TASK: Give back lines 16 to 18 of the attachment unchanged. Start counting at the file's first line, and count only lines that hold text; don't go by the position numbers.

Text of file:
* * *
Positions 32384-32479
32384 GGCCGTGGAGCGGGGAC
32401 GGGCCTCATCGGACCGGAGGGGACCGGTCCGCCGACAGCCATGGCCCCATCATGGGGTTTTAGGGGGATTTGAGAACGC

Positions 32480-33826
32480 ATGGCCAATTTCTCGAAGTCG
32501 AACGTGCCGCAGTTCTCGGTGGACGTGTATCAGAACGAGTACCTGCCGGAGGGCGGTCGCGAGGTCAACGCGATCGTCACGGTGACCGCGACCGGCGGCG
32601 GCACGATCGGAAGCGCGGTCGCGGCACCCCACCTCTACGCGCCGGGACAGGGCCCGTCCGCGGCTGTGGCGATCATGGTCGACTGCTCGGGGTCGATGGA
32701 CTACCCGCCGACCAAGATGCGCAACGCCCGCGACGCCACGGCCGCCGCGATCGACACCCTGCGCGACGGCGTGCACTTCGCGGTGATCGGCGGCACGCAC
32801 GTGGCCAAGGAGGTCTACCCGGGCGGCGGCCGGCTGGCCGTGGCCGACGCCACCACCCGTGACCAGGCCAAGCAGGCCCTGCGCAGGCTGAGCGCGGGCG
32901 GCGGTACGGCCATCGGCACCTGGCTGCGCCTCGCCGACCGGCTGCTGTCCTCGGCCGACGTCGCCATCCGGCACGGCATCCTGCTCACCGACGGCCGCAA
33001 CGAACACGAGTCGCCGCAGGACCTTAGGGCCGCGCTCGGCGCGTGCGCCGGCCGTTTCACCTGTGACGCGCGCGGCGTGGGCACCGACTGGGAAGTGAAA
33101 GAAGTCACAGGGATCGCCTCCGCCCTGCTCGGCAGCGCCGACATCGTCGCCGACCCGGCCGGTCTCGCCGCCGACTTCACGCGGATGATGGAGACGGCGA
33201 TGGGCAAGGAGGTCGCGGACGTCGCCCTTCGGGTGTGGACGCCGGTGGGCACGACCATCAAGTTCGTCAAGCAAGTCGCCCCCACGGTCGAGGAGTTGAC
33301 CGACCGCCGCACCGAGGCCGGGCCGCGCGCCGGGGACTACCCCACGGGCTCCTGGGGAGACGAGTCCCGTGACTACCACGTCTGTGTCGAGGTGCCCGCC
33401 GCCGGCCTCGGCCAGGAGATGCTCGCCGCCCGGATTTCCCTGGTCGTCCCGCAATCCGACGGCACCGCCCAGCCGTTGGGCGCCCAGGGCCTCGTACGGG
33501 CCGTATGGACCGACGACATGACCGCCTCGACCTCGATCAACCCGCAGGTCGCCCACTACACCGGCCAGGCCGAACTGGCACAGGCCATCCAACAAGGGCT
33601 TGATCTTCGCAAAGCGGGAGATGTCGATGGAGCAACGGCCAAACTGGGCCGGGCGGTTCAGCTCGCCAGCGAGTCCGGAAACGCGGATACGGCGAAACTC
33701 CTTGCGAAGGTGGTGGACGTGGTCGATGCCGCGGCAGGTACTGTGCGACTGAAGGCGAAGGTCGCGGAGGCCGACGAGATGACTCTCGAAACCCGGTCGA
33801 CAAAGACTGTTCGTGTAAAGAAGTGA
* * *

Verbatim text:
33501 CCGTATGGACCGACGACATGACCGCCTCGACCTCGATCAACCCGCAGGTCGCCCACTACACCGGCCAGGCCGAACTGGCACAGGCCATCCAACAAGGGCT
33601 TGATCTTCGCAAAGCGGGAGATGTCGATGGAGCAACGGCCAAACTGGGCCGGGCGGTTCAGCTCGCCAGCGAGTCCGGAAACGCGGATACGGCGAAACTC
33701 CTTGCGAAGGTGGTGGACGTGGTCGATGCCGCGGCAGGTACTGTGCGACTGAAGGCGAAGGTCGCGGAGGCCGACGAGATGACTCTCGAAACCCGGTCGA